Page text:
How Instagram, coffee and curation are helping suburban street <b>retailers</b> fight back | RetailTechPodcast

How Instagram, coffee and curation are helping suburban street retailers fight back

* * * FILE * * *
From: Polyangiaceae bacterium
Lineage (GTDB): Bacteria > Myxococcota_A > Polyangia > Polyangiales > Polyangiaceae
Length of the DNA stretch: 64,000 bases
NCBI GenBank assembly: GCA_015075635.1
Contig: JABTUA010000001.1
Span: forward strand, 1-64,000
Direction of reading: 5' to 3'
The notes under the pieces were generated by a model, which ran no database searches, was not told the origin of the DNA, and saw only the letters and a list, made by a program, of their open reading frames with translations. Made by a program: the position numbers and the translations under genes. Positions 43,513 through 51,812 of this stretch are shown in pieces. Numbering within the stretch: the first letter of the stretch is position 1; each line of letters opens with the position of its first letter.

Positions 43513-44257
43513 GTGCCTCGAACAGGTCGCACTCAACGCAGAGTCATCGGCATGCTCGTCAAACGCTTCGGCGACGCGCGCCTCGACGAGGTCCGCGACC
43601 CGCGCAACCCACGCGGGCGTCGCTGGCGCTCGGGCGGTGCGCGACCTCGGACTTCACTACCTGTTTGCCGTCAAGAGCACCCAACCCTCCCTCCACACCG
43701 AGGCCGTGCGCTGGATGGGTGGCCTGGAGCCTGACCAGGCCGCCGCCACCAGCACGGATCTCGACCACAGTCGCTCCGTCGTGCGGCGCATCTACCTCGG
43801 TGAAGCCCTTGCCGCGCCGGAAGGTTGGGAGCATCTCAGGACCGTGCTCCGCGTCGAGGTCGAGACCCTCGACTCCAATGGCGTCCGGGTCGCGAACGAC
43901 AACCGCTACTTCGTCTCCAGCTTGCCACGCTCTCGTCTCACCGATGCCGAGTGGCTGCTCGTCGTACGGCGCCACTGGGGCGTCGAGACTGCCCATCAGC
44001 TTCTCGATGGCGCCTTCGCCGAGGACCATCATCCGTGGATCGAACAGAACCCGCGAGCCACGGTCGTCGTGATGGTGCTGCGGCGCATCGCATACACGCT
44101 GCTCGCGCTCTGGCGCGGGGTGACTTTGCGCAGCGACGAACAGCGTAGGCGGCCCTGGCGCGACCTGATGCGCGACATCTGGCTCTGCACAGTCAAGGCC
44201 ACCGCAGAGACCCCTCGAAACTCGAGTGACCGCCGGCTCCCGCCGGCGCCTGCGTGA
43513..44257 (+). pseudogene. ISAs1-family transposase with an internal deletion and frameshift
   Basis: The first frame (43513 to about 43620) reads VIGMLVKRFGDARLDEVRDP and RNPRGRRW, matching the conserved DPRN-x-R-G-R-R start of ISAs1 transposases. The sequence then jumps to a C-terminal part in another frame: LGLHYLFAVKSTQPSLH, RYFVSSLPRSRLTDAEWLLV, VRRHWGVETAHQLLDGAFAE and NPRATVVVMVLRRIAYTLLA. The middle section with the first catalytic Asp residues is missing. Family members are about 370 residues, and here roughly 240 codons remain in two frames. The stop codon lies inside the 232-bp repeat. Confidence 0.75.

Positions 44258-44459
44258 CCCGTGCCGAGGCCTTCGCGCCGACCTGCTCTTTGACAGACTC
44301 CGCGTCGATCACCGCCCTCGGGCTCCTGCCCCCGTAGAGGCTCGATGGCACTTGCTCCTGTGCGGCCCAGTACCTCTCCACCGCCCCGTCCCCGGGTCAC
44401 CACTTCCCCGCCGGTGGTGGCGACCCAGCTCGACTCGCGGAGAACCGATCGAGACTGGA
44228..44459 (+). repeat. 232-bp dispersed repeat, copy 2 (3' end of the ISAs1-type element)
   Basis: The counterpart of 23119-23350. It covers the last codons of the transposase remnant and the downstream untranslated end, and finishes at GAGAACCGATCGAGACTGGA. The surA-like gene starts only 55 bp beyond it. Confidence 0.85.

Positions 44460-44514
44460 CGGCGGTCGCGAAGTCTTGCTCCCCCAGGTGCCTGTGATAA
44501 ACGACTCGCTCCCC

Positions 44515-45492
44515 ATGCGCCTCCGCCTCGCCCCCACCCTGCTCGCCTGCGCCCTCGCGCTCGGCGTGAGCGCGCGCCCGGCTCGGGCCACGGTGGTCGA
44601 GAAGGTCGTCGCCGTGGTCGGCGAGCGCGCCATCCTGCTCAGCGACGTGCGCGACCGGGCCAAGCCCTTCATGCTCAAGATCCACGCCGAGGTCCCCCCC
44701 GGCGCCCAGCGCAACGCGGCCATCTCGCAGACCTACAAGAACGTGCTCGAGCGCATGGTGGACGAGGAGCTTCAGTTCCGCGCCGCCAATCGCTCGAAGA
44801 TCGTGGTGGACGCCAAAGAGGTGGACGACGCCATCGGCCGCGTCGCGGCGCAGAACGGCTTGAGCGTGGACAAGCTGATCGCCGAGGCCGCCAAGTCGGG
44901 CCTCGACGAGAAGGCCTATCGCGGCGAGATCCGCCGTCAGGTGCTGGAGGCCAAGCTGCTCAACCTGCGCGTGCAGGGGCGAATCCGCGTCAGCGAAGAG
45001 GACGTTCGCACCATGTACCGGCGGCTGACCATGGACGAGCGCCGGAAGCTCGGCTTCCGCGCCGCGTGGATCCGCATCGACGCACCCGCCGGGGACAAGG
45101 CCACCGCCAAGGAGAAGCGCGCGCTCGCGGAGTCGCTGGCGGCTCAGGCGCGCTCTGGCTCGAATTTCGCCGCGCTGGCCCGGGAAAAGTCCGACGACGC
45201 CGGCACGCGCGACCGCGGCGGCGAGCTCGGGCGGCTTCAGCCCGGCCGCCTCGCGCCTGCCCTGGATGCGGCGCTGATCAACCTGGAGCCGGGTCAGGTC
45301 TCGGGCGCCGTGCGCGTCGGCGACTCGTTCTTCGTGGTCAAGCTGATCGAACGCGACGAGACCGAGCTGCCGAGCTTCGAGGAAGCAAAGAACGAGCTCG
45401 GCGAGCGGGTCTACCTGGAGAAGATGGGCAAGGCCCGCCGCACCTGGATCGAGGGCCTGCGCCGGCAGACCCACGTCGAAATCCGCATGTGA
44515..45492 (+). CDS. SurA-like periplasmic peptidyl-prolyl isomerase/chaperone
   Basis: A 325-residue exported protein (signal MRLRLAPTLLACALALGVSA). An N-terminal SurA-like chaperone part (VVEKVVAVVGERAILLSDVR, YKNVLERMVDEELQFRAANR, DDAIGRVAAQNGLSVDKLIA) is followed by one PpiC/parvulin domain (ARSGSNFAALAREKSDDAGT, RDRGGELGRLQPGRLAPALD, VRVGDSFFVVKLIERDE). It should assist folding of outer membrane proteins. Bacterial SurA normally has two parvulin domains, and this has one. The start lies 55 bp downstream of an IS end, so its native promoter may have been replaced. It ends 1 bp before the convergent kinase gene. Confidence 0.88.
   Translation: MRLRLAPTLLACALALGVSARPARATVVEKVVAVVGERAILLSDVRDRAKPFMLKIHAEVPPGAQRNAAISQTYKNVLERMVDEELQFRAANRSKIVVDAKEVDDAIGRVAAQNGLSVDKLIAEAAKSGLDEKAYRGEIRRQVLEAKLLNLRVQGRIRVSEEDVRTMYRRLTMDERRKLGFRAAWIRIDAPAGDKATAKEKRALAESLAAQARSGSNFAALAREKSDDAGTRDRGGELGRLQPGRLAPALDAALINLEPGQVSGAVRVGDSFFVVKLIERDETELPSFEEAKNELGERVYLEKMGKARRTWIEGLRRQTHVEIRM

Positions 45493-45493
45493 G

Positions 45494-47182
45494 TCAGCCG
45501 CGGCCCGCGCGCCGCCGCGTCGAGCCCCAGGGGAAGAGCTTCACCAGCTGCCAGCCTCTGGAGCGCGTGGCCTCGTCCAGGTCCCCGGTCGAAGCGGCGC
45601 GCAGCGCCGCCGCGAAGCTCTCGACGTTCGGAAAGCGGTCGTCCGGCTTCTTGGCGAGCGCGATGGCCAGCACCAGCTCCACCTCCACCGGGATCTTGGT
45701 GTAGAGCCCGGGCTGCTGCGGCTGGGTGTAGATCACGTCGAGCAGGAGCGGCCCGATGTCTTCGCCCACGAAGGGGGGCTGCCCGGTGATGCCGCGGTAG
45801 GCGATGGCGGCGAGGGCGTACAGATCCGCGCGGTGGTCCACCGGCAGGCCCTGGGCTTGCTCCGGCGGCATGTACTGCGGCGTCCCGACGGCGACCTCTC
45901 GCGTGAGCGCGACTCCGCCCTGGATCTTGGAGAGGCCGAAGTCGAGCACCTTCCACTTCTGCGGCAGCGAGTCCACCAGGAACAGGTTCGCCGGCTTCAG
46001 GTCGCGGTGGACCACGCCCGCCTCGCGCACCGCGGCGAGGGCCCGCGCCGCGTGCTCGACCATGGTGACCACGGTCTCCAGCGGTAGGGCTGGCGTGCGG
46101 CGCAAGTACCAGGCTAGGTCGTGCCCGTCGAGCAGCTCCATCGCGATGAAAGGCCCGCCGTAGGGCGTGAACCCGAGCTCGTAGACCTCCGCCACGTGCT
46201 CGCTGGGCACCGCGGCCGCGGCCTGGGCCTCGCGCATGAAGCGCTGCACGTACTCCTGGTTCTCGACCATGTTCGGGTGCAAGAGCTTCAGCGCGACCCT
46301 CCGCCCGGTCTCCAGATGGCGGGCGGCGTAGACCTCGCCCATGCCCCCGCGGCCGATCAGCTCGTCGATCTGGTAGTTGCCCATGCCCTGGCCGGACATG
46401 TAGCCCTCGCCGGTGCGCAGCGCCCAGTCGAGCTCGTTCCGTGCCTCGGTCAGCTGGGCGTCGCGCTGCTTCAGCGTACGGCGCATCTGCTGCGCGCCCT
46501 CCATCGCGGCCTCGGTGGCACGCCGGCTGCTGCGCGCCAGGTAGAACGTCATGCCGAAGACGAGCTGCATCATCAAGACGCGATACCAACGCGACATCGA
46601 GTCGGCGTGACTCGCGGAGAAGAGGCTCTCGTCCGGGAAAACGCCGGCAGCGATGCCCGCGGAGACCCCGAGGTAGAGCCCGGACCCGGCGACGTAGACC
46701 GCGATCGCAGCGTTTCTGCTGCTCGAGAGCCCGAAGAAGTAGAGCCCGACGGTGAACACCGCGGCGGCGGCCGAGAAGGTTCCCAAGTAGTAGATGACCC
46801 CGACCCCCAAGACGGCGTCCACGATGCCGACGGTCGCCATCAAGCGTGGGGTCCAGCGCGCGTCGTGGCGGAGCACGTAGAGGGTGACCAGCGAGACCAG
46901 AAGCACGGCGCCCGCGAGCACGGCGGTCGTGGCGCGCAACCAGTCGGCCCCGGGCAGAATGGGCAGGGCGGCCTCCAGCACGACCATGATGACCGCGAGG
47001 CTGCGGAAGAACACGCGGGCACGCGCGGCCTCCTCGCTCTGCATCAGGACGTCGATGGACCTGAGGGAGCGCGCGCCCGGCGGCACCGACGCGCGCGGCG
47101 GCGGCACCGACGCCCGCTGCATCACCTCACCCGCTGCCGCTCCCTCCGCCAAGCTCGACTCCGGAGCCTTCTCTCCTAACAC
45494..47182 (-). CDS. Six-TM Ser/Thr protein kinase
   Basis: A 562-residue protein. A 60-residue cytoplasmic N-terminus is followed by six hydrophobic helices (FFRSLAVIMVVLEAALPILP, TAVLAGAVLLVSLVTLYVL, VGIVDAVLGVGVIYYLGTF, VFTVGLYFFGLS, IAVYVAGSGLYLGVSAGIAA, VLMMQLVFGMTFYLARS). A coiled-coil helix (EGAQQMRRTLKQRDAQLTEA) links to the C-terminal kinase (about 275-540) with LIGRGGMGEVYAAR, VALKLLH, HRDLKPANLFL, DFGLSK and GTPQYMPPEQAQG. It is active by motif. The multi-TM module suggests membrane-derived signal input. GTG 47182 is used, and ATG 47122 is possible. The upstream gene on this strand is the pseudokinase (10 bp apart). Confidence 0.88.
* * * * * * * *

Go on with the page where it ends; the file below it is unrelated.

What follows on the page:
Mr Underwood's store is one of a cluster of independent small retailers in the inner-city suburb, selling a range of items from clothing to homewares - or in Mr Underwood's case, records, books and cultural memorabilia. These are the type of retailers that, if pundits predicting the death of street retail would have you believe, should have closed down years ago. Amid muted overall retail sales growth in Australia, online sales claimed a record share of total retail turnover of 5.9 per cent for October, up from 5.6 per cent in September. Although - depending on who you talk to - the introduction of global online giant Amazon did not have as big of an impact as some predicted, according to Australian Retailers Association executive director Russell Zimmerman, there is little doubt online sales are having an impact. In Sydney's former retail precinct of Oxford Street, Paddington fashion and homewares retailer Funkis is one shop doing things a little differently. The store, described as a "Shared retail space" gives local gift-makers and artisans a retail space to show of their wares. "I think street retail can keep going if you know your customer." Read more